Celebrating Outstanding Achievements: Heartwarming Updates and Recognitions

We are delighted to share the remarkable acknowledgements recently received by two of our residential homes, Regis House and Portland House, in recognition of the exceptional efforts of our team members.

During a recent visit, Martina, a family links worker with the Birmingham Children’s Trust, expressed her admiration for Regis House, describing it as a welcoming family environment that surpasses typical expectations of a children’s home. Annette, our Registered Manager, extended her gratitude to Martina and highlighted the home’s commitment to embodying a family-like atmosphere.

Martina commended the calm and welcoming atmosphere she experienced, underscoring the positive impact Regis House has on its residents. Notably, one of our young individuals at Regis House has achieved significant personal growth by independently managing tasks such as ordering and paying for meals and tickets. We applaud their achievements and ongoing progress.

Similarly, the team at Portland House has received high praise for their dedication and impact on the lives of the young individuals in their care. Feedback specifically highlighted Dani’s (Registered Manager) extraordinary commitment and compassion towards the young people, underscoring the profound positive influence she and her team have on their well-being.

“I did cry, and I’ve not stopped after my visit to Portland House. The passion of Dani, and the way she cares for her young people, was incredibly inspiring. In a world where so many people turn their backs on challenging young persons, people like Dani are saving them, loving them and showing whole hearted commitment to improving their lives. WOW. She really did make an impact on me and I hope my praises can be passed on to her.”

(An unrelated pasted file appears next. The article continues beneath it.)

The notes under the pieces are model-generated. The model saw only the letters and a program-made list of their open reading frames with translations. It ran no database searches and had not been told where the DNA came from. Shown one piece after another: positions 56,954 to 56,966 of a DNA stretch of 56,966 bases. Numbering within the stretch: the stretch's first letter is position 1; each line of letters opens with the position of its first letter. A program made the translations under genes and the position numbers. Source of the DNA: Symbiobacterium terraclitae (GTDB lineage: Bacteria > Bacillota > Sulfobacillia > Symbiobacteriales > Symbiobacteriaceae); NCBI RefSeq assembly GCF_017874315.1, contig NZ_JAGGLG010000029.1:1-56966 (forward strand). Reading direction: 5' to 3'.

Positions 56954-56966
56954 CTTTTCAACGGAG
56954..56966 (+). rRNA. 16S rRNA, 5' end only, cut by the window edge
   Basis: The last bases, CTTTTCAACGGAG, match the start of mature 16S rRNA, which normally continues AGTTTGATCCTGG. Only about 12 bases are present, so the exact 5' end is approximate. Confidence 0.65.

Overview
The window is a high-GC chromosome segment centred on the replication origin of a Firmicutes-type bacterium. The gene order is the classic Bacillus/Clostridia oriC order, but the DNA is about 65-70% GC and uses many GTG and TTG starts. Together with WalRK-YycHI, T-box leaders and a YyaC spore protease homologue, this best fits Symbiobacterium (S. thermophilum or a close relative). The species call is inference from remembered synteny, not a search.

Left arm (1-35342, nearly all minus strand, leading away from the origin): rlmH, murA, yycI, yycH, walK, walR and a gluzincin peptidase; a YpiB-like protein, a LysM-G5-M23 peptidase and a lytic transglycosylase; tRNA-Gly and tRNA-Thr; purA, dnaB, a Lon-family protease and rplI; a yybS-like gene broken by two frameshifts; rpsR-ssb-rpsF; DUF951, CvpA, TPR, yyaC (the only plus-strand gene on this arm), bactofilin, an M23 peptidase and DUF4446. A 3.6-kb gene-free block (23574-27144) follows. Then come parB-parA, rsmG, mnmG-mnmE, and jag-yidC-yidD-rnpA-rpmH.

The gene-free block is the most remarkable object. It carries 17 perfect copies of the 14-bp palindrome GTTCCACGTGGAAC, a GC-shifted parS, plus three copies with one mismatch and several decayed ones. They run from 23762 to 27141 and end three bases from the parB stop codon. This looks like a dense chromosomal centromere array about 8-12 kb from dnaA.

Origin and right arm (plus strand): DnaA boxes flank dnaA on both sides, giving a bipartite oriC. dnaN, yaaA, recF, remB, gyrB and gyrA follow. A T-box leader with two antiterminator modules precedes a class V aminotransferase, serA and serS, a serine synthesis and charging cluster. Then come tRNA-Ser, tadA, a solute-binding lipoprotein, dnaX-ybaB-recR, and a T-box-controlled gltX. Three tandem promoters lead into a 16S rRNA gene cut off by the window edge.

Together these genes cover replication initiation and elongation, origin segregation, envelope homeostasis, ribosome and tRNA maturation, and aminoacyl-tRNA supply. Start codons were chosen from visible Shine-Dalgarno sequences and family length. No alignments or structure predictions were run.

Such testimonials reaffirm our collective dedication to improving lives and making a lasting difference.

New Additions to Progress

This week, four amazing persons officially joined Progress. Libby has joined the fostering team as an administrator, Nsan joined our Adult Services as a Residential Support Worker while Tadie, a Residential Support Worker, has joined Progress Children’s Services.

We also have a new addition to our Corporate and Commercial Team. Susan is the Digital Learning Designer. In a statement, Angeline Freer, Progress’ Head of Corporate and Commercial Services, said Susan brings a wealth of experience of developing e-learning.

“I am really excited to see how Susan’s career progresses and have no doubt her contributions will help the organisation to continue improving lives,” Angeline said.

Welcome to Progress.

Empowering and Amplifying Children’s Voices at Progress

Supporting the young people under the care of Progress extends far beyond mere rhetoric; it’s a fundamental ethos deeply embedded within our values. Every day, we actively seek innovative ways to empower each individual and provide platforms for expression, ensuring their voices resonate throughout Progress.